To my mind, there seems no resolution of current and future hostilities other than a two-state solution, which the current Israeli government seems unlikely to accept, and the leadership of Hamas—‘From the river to the sea, Palestine will be free’—is unlikely to accept it as well. (Hamas does not accept the right of Israel to exist.) War, destruction, more war, violence, more war. A land occupied by two peoples—Palestinians and Israeli Jews—locked in internecine conflict. It appears to me that a two-state solution, reserving land for each of the two embattled parties, seems like the only resolution. Yet in realistic terms, I know it is but a pipe dream: The 700,000 Jewish settlers in the West Bank will never leave, will never accept Palestinian sovereignty over this occupied territory. In reality, there is no place for a Palestinian state. No physical territory that Palestiniians could occupy and call their own.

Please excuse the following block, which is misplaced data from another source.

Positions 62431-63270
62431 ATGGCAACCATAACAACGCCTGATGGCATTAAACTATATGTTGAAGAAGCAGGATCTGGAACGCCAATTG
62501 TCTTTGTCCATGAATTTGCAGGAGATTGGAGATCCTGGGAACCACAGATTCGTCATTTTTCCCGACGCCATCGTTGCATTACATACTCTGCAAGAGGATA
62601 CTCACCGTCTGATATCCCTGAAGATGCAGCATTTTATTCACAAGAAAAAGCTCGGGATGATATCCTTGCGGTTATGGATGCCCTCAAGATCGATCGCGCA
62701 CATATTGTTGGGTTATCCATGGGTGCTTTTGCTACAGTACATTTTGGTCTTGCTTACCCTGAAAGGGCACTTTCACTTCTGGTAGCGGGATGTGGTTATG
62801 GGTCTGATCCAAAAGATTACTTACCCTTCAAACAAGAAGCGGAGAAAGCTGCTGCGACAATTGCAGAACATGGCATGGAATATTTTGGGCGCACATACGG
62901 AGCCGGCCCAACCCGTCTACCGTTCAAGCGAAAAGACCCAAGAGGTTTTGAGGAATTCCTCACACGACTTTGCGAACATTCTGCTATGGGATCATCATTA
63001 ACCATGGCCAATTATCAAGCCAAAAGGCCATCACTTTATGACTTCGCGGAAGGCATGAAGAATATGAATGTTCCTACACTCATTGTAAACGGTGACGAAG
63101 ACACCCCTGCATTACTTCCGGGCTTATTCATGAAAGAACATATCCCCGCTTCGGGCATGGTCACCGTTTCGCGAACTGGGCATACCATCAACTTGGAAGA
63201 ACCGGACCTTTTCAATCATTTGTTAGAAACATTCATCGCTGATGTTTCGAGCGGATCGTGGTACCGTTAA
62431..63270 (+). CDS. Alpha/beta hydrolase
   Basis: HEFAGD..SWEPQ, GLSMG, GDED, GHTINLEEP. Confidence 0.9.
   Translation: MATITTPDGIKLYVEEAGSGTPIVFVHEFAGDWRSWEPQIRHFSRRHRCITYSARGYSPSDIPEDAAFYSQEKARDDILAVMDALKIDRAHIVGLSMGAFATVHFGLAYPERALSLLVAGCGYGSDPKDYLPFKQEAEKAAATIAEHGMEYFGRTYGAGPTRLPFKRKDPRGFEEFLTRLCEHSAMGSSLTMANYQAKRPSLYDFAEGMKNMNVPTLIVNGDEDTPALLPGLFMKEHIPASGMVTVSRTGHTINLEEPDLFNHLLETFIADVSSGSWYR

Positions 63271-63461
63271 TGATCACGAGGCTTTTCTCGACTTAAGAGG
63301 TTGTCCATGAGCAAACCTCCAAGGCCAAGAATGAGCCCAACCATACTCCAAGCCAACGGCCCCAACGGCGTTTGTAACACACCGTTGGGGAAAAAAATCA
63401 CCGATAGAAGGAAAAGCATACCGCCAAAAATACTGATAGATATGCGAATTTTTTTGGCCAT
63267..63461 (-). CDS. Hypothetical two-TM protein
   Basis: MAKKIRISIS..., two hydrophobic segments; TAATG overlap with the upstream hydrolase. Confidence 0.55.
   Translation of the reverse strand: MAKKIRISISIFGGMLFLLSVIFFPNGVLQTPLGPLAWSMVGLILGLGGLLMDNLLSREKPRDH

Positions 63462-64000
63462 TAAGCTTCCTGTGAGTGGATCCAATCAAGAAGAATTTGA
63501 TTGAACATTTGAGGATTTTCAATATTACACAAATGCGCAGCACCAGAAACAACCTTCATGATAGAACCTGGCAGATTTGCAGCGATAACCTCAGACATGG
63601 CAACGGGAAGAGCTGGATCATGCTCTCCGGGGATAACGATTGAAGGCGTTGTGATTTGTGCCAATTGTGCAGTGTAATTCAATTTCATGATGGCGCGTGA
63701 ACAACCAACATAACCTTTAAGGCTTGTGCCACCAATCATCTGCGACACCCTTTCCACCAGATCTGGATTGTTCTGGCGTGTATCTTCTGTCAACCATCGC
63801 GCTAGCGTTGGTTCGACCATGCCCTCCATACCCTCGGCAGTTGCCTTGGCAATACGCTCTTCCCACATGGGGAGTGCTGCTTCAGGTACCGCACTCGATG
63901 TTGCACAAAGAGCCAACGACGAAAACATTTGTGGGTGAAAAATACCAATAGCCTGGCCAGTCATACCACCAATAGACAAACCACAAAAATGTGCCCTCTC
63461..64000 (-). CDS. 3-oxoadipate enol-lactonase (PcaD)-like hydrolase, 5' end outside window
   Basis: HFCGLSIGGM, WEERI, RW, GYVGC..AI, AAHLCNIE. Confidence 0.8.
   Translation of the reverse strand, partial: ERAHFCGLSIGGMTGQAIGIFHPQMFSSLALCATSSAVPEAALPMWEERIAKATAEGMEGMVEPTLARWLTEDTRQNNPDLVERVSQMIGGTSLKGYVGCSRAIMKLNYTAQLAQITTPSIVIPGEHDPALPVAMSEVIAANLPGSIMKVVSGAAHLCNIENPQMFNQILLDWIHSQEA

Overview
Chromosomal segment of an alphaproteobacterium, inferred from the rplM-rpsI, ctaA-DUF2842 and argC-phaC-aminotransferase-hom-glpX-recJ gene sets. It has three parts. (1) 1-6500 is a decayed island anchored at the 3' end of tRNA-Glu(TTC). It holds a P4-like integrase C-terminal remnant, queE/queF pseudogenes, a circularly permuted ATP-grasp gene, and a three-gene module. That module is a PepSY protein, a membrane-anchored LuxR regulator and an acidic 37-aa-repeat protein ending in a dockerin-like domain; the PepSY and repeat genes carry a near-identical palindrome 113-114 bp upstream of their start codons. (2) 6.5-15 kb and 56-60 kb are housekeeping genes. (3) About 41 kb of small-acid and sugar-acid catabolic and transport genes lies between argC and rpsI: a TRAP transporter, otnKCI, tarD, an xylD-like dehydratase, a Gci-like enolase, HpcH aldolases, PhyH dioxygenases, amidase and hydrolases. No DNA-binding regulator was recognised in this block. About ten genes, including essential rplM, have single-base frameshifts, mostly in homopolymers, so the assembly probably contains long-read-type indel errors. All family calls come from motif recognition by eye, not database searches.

At the present moment, there is much support for the Palestinians, and rightly, for they are an oppressed people. But there are other oppressed people in the world, and other oppressors. Why is Israel being singled out? Partly because massive amounts of U.S. aid have flowed to Israel. But the United States also financially supports the repressive military government of Egypt, and over decades has supported many right-wing governments in the Americas and elsewhere. Partly because oppression is oppression, and always worthy of opposition. But is it not also, partly, because Jews control Israel, and it is easier to demonstrate against Jews than against, say, Syrians or Iranians or Russians?

That is what perplexes and troubles me. Certainly, not everyone who supports the Palestinian claims to peoplehood and a land of their own is antisemitic. But that phrase, ‘From the river to the sea,’ is not innocent. I read it as a statement that Israel should no longer exist.